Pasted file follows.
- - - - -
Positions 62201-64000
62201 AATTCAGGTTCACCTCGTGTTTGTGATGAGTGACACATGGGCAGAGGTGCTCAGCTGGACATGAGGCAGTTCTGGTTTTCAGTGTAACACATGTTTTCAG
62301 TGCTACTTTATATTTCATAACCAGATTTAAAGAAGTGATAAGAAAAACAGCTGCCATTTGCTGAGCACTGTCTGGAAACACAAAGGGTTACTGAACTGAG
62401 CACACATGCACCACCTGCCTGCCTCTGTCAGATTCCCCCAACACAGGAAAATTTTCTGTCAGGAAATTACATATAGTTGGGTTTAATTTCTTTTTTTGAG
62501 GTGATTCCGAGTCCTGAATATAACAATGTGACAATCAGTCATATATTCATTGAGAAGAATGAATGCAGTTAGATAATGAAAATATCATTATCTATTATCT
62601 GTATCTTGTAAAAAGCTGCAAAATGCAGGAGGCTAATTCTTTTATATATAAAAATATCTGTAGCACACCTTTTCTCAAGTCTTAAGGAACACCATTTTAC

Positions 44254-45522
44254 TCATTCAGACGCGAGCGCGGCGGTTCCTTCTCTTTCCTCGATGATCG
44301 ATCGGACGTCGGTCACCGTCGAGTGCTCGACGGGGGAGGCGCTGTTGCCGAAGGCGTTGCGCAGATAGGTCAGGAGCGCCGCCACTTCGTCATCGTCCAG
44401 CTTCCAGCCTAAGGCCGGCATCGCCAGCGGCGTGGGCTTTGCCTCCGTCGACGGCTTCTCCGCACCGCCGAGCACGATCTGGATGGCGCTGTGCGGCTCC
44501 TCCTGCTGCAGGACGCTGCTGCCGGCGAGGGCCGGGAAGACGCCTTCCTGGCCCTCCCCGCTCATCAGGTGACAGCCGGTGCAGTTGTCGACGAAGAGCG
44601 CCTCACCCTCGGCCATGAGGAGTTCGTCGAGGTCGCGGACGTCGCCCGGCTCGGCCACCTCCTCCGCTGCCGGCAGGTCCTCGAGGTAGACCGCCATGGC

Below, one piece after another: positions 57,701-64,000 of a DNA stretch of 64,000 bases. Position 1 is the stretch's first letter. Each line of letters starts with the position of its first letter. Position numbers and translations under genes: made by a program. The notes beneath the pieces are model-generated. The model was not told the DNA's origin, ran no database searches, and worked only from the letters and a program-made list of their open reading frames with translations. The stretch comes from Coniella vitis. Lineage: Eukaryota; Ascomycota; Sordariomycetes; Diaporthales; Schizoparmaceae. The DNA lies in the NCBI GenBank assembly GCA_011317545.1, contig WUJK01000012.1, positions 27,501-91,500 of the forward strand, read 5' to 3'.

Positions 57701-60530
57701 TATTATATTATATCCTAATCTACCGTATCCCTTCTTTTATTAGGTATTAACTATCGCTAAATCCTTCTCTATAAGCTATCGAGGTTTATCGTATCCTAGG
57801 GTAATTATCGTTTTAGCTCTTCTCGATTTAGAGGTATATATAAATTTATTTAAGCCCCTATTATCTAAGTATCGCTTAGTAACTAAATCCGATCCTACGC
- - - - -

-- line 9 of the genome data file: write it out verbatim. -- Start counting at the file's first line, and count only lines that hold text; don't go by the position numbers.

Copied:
44301 ATCGGACGTCGGTCACCGTCGAGTGCTCGACGGGGGAGGCGCTGTTGCCGAAGGCGTTGCGCAGATAGGTCAGGAGCGCCGCCACTTCGTCATCGTCCAG